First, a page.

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Tenacious teen Tiggy Sadler-Barker eyeing off powerlifting world title

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Newcastle could soon be home to a new world champion if a determined Tiggy Sadler-Barker fulfils a lifelong dream.

The tenacious teenager is eyeing off global success when she ventures to Romania this month.

The 18-year-old will represent Australia at the IPF World Classic and Equipped Sub-Junior & Junior Powerlifting Championships at Cluj-Napoca from 24 August to 3 September.

“I can’t wait, I’m incredibly excited,” she said.

“This is my first time competing at Worlds and a chance to atone for a disappointing result at the IPF (International Powerlifting Federation) Commonwealth Championships in November.

“Unfortunately, I got disqualified in squats, due to some technical issues in my technique.

“So, I didn’t receive the necessary two or three white lights that signify a good lift.

“You must hit a certain standard… and I’ll learn from that.

“Since then, over the past few months, I’ve been really working hard on my technique to ensure that I get white lights all around.

“My focus is solely on Romania now.

I couldn’t even squat 60kg, now I’m doing 152kg.

Tiggy Sadler-Barker

“It’s just an opportunity that I never, ever thought I would get.

“I qualified for state, then nationals where you have to place either first or second, and achieve the required total, to go to Worlds.

“I won my age and weight category (under-76kg sub-junior).

“I also registered the state and national records.

“But, I’ll move into juniors in 2024 since I’m turning 19 next year.”

So, how does a youngster who’s studying a Bachelor of Education (Secondary) at the University of Newcastle, find herself if the competitive world of powerlifting?

“I blame my dad (James),” Sadler-Barker said with a laugh.

“To be honest, I stopped swimming and surf lifesaving, which I’d been doing for a few years, and my father asked ‘Hey, do you want to come to an open day at a gym called Strength Republic?’, which is in Hamilton.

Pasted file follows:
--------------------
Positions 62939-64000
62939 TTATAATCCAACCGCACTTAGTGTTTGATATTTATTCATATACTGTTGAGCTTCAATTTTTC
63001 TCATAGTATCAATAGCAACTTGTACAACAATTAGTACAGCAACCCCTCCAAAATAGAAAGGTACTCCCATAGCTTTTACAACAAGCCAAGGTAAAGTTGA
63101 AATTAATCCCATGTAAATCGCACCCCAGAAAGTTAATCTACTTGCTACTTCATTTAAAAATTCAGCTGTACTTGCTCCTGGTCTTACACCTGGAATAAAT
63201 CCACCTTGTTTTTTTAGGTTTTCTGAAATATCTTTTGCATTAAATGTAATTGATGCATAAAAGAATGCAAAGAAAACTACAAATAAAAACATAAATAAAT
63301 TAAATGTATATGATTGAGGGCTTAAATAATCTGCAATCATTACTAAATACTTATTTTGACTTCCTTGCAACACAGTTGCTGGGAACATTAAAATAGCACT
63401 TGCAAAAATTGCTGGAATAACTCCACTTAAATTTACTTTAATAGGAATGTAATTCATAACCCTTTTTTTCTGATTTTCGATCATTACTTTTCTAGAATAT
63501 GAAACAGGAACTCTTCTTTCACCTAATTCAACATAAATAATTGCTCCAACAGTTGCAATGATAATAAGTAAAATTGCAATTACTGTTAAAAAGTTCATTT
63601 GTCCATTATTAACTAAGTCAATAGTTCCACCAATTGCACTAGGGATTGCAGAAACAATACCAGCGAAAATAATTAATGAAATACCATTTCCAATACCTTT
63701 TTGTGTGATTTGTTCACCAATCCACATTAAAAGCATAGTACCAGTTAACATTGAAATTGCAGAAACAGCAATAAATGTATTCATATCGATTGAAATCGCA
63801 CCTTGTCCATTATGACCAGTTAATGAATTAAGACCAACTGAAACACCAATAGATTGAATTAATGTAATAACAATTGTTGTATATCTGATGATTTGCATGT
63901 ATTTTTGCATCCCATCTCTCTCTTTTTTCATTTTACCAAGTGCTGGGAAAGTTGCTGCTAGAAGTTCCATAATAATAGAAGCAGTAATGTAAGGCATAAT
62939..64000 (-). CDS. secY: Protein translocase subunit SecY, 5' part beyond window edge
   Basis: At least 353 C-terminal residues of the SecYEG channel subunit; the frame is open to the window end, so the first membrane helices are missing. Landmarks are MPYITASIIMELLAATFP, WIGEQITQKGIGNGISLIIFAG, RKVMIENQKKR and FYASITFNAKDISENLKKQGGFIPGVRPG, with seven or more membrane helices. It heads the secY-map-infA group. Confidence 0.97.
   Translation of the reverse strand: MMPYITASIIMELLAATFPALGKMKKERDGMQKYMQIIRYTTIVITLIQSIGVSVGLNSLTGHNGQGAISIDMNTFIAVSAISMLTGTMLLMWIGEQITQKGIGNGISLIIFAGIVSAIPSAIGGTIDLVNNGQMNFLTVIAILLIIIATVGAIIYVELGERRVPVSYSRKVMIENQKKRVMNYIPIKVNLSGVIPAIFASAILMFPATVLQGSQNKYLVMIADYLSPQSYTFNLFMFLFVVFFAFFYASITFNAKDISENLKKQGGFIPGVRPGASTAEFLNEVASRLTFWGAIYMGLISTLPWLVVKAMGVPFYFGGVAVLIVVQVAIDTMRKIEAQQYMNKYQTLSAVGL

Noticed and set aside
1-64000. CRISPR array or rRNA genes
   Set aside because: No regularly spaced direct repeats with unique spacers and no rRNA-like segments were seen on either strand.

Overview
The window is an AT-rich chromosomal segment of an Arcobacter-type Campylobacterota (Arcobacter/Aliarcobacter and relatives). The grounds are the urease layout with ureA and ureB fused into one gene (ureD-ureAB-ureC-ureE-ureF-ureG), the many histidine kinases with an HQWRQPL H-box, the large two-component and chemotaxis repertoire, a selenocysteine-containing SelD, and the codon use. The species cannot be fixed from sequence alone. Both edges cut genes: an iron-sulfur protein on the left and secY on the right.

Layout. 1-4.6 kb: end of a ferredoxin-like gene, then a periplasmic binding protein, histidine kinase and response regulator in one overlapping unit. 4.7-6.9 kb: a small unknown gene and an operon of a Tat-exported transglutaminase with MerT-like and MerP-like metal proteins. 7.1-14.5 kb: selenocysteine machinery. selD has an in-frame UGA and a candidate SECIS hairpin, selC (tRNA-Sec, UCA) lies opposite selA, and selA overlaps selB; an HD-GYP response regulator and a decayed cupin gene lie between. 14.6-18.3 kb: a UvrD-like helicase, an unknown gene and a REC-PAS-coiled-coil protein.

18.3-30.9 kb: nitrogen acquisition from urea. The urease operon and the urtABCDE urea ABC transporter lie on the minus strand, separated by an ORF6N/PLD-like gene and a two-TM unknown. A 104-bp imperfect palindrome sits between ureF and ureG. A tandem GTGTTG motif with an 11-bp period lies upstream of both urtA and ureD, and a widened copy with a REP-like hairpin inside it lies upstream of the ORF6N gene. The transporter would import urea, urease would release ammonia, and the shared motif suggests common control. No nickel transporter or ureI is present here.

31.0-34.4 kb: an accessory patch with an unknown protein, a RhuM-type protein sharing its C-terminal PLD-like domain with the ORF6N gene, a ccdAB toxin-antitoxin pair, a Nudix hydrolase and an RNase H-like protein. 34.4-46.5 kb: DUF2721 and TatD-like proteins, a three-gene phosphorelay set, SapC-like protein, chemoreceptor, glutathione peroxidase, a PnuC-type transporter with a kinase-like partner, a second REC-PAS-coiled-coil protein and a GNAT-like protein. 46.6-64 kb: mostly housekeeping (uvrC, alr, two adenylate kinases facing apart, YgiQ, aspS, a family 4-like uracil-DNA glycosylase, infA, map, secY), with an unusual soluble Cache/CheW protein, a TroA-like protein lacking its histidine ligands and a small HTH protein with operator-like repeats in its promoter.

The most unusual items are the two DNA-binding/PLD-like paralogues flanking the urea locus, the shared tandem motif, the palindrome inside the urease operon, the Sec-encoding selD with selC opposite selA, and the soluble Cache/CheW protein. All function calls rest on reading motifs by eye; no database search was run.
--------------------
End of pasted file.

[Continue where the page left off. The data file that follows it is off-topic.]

“It’s an amazing place.

“I began doing the classes there, a bit of CrossFit and style, with a little bit of squats, dead lifts and bench.

“One day, I was squatting and the person who coached me first commented ‘oh, your knees are caving in because you can’t squat 60kg because you’re doing this’.

“And, it’s crazy to look back on.

“I couldn’t even squat 60kg, now I’m doing 152kg.

“Then I started looking down the track and thought maybe I should get a coach and try powerlifting.

“I did my first competition in December 2021 after all the COVID lockdowns.

“And, I’ve been absolutely smashing it with my coach Aiden Potts ever since.

“I love it, powerlifting is for anyone.

“No matter what gender you are, what weight category you’re in, it is really a sport for everyone.”

I’d like to pave the way for younger women to get into the weights and powerlifting because it’s such an empowering sport

Tiggy Sadler-Barker

Despite being relatively new to powerlifting, Sadler-Barker is setting the bar high, beginning with a big performance at the IPF World Championships.

“In the past, I’ve really focused on numbers… and I’d be like, I want to hit this, this and this,” she said.

“I have changed my mindset; I just want to do the best I can.

“I want to be my strongest version on that platform.

“If I go nine-for-nine, or close to it, it increases my chances of a podium finish.

“That’s the goal.

“I want to bring home a few medals for Australia… and I know that I have a chance at doing that, which is insane.

“There are so many strong young women in my weight category that it’s going to be a really, really cool event.

“However, it would be terrific to win a world title.

“I’ve done so many sports… swimming, tennis, martial arts – it’s probably more what haven’t I done?

“So, it’s brilliant to find something like this and improve each and every day.

“Although this is the pinnacle of the sport at the moment, I understand there’s a push to include powerlifting at the Olympics or Commonwealth Games.

“I think that would be great, because we have such dedicated athletes in the sport.”

Sadler-Barker is quick to thank many people for her rapid rise, particularly Grow A Star.

The innovative, youth mentoring and scholarship program helps young people from disadvantaged backgrounds overcome the financial or generational obstacles that prevent them from following their academic, sporting or artistic aspirations.

“Grow A Star, and the foundation, has really assisted me on my journey,” she told the Newcastle Weekly.

“They’ve been incredible.

“Plus, the support from people from my gym, Hunter Performance Centre.

“Then there’s dad, who’s helped me out a lot.

“He is the one who started it all, who kind of lit the fire to get me to compete.

“There have been quite a few people in my life who’ve helped.

“I must say, I have a very good support system around me.

“But, I want to be a role model for others, too.

“I’d like to pave the way for younger women to get into the weights and powerlifting because it’s such an empowering sport.

“It’s amazing to feel so strong… I get a lot of confidence from that.

“So, I definitely want to encourage more girls to take up the sport.

“It’s probably something they’d never think of.

“However, if anyone’s like me, and they can’t find a sport that they think is suited for them, then powerlifting might be that avenue.

“At the end of the day, it’s amazing, it’s accepting, it’s encouraging and it’s just fun… very fun.”

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